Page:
Walking on Water
Do not be afraid to accept His terms and step out of the boat.
In today’s gospel, we hear about one of the most incredible miracles ever recorded in history. Jesus sends His disciples ahead of Him by boat across the Sea of Galilee, and during their journey through the night, He walks out on the water to meet them. Today, we will look at just one possible way of encountering Our Lord here as we enter into this scene as one of the disciples on the boat that night. Often, we see ourselves as Peter. We imagine the waves of life coming to crash over us as we sink into the sea, but Christ saves us before it is too late. But viewing this scene from another perspective can help us to appreciate how Jesus is speaking to us in the midst of our sometimes hectic lives.
“When the disciples saw him walking on the sea they were terrified” (Mt 14:26).
Let us imagine that we are one of these disciples on the boat. Last we saw of Jesus, He was sending us off on our own to “precede him to the other side, while he dismissed the crowds” (Mt 14:22). As our boat drifted further from shore we looked back to see Jesus receiving and giving love to the many people who we had just helped him feed with five loaves and two fish. “Why did He not want me with Him? Why does He want to be alone?” These questions rattled around in our mind as the waves began to crash against the boat.
Now, it is late in the night and our senses are overwhelmed by the roaring of the sea, the howling of the wind, and the haunting creaks of the boat as it teeters its way across the waters. All we wish for is rest, but we cannot hope to even close our eyes with all the commotion. Our heart and mind are filled with anxiety and fear. And in all this, Our Lord is elsewhere. “Why did He leave us? Where is He?” Suddenly, we hear one of the others cry out, frantically pointing out to sea. The nervous tension is renewed within us as we go to look. Out on the water is a figure, who seems to be illuminated by a soft glow. “It is a ghost” (Mt 14:26). Our heart beats faster, as we scramble with the others to try and save ourselves. But “at once”, almost as quickly as we began to panic, a strong and gentle voice echoes out on the wind, piercing through the noise and chaos.
“Take courage, it is I, do not be afraid” (Mt 14:27).
The words find their way into the depths of our heart, stopping our frenzied thoughts dead in their tracks. “Could it really be Him?” We look to the others to see if it is true, but these faces, along with our own, are not a sight of courage or trust. All of these faces are warped in shock and fear, as they do not dare to look at the figure on the water. All save one. Peter is staring intently at the man, the words have touched his heart and flared in him something beyond himself. His face is so serene, completely enraptured in what he is seeing and hearing. “Lord, if it is you, command me to come to you on the water” (Mt 14:28). We are baffled by Peter’s words. “Why not just stay on the boat and bid Him to come to us? It is much safer that way!” Yet, there is something in his eyes. Peter is determined to go out there if it truly is Jesus. He must be insane. No. He is in love.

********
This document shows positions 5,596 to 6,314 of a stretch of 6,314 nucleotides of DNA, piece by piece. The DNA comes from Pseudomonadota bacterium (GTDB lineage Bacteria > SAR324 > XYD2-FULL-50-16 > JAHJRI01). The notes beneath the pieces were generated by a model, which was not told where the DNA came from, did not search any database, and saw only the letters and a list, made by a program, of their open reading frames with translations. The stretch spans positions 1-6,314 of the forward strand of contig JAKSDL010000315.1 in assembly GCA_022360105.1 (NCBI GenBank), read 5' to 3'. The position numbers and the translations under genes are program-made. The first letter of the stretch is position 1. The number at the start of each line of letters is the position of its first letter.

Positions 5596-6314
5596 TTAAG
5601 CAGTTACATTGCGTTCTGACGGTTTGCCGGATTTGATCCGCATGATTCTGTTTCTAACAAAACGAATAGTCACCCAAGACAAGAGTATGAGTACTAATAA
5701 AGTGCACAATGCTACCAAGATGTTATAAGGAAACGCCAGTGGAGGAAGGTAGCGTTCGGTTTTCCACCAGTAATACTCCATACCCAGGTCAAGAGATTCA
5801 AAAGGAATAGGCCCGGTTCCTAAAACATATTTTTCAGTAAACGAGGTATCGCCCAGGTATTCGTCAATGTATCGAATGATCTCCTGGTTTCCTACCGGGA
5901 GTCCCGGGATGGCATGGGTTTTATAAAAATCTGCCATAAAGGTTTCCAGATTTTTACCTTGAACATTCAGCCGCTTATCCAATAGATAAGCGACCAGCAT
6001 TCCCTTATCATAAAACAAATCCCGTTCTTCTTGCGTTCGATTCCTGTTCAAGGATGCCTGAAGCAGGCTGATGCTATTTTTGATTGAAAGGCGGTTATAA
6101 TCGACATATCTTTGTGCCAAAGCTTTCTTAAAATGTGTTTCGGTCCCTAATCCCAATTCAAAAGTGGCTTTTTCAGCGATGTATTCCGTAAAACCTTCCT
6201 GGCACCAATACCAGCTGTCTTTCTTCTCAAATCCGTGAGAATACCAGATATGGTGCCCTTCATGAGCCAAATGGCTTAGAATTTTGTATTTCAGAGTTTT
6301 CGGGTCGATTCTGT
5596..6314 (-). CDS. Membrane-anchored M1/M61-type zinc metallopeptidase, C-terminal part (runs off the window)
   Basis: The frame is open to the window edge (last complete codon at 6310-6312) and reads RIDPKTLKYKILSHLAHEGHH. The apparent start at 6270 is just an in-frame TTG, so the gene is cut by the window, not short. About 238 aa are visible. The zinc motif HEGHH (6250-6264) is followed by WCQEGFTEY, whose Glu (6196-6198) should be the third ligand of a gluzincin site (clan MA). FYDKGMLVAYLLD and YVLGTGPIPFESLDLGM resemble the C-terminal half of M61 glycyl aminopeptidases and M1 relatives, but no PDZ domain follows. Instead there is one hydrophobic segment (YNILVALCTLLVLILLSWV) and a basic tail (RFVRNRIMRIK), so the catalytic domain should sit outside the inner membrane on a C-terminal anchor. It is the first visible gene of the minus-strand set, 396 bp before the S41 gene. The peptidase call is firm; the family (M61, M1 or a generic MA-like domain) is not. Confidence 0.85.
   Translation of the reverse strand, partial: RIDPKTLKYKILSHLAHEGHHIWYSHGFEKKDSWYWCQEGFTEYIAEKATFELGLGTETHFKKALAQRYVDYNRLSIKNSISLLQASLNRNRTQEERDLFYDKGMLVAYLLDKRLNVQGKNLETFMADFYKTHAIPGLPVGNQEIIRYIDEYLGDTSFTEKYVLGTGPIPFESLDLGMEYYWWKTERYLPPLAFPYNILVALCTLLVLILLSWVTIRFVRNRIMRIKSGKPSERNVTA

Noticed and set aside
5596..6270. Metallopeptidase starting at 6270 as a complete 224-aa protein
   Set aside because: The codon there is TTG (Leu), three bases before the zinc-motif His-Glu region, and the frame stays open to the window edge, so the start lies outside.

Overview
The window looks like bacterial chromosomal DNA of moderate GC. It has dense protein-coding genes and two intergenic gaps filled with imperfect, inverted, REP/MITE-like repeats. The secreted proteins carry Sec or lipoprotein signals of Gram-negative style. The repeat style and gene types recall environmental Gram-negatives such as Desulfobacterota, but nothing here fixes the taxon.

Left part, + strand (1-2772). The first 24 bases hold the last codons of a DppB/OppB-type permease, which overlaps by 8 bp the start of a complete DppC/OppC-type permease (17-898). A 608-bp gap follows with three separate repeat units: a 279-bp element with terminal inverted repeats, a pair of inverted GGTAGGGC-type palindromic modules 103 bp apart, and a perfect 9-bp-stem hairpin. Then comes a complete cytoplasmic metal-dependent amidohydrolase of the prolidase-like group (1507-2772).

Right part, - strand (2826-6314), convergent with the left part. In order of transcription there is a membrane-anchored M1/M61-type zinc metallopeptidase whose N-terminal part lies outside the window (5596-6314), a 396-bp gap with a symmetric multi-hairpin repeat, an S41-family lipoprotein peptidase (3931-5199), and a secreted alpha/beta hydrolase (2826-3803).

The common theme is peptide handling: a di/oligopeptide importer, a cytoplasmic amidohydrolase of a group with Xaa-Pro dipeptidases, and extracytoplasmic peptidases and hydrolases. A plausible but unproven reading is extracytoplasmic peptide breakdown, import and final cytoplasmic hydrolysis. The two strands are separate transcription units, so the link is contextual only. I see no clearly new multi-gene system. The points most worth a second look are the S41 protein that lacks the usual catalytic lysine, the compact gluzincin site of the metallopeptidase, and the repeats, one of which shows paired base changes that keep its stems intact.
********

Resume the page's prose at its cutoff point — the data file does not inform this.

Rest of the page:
“Come” (Mt 14:29). This simple word from Jesus was enough to move Peter to step out of the boat onto the dark waters. The question this reflection raises is whether or not we would even step off the boat in the first place. Many of us remain like one of these nameless disciples on the boat, who hear the Word speaking to us, but never allow Him to move our hearts into action. We do not respond to Christ’s gentle invitation of mercy and peace with generosity and love, like Peter, but rather with timidity and a reticent heart. Yet, we are quick to do him “homage” when he finally does step into our boat. We shirk the risk of faith by trying to calculate and manage our lives without Him present, but we thank God and feel safe as soon as He meets our conditions and demands. This skews the truth that Our Lord comes to meet us where we are in our lives, just as He came to meet the disciples out at sea in the middle of the night. He comes, yes, but on His terms. He came because of love, love for His friends with whom He longed to be. Love is not safe, and neither is God, who is Love. Mr. Beaver from The Lion, the Witch, and the Wardrobe states this quite well when he says this about Aslan, the Christ figure of the book, “Safe? Who said anything about safe? 'Course he isn't safe. But he's good. He's the King, I tell you.”
Jesus desires us to come to Him with a trust and love that is free from fear. We must not hide behind our safety nets any longer. Take the risk of faith and of love for Jesus Christ. Friends, let us hear Our Lord’s words with a humble and contrite spirit. “O you of little faith, why did you doubt?” (Mt 14:31) Let us acknowledge our own doubts and fears, our anxieties and concerns, that stop us from answering His call to come to Him with loving abandon and our eyes fixed on Him. Do not be afraid to accept His terms and step out of the boat. The Son of God, the King, has come to us, to each one of us, and has extended His hand. Will we answer His invitation and come to Him? He has shown His love for us, now it is time for us to show our love for Him.
Reflection for Prayer:
Spend time in silent prayer today and ask the Holy Spirit to illuminate the boat in your life. What is the thing or person or idea that you cling to for security. Ask for the courage to let go and step out from it towards Jesus, whose Sacred Heart is waiting for you.